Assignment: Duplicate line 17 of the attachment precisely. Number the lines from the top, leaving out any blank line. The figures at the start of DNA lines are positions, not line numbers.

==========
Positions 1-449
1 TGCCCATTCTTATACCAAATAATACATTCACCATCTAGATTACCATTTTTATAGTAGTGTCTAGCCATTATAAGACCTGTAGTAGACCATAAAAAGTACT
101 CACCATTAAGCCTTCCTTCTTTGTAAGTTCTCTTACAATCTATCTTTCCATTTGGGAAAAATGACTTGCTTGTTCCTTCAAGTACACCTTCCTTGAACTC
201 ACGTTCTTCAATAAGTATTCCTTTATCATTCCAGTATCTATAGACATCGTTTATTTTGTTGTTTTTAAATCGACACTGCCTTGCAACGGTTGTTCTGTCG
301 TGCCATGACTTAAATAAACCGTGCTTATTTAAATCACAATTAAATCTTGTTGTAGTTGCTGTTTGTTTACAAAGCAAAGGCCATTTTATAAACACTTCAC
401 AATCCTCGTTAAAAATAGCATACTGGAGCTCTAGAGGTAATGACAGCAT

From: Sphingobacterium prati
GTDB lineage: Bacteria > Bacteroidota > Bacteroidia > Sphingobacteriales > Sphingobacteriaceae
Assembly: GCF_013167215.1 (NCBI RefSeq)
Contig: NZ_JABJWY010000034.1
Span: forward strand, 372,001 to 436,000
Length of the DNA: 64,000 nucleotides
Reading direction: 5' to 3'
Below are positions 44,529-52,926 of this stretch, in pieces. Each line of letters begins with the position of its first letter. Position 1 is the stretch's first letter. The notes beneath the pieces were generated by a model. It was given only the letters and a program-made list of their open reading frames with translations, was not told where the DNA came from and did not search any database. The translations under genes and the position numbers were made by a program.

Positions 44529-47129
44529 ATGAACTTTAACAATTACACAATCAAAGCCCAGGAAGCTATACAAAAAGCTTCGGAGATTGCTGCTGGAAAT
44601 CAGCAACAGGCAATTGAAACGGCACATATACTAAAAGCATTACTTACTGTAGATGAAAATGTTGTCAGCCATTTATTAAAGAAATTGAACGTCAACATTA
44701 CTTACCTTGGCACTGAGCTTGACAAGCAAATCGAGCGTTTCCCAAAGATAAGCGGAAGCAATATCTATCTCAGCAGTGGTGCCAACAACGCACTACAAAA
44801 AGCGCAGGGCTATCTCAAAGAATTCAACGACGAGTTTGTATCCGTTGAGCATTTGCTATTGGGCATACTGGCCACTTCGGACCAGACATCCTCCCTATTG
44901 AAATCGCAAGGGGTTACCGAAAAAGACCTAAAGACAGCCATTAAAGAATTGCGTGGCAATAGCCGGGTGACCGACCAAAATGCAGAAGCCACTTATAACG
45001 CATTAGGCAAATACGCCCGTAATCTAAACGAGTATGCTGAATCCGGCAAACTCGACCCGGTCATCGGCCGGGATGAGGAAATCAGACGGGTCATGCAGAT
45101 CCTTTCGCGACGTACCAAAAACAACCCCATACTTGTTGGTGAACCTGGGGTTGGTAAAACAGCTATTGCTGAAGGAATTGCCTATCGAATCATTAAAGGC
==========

44601 CAGCAACAGGCAATTGAAACGGCACATATACTAAAAGCATTACTTACTGTAGATGAAAATGTTGTCAGCCATTTATTAAAGAAATTGAACGTCAACATTA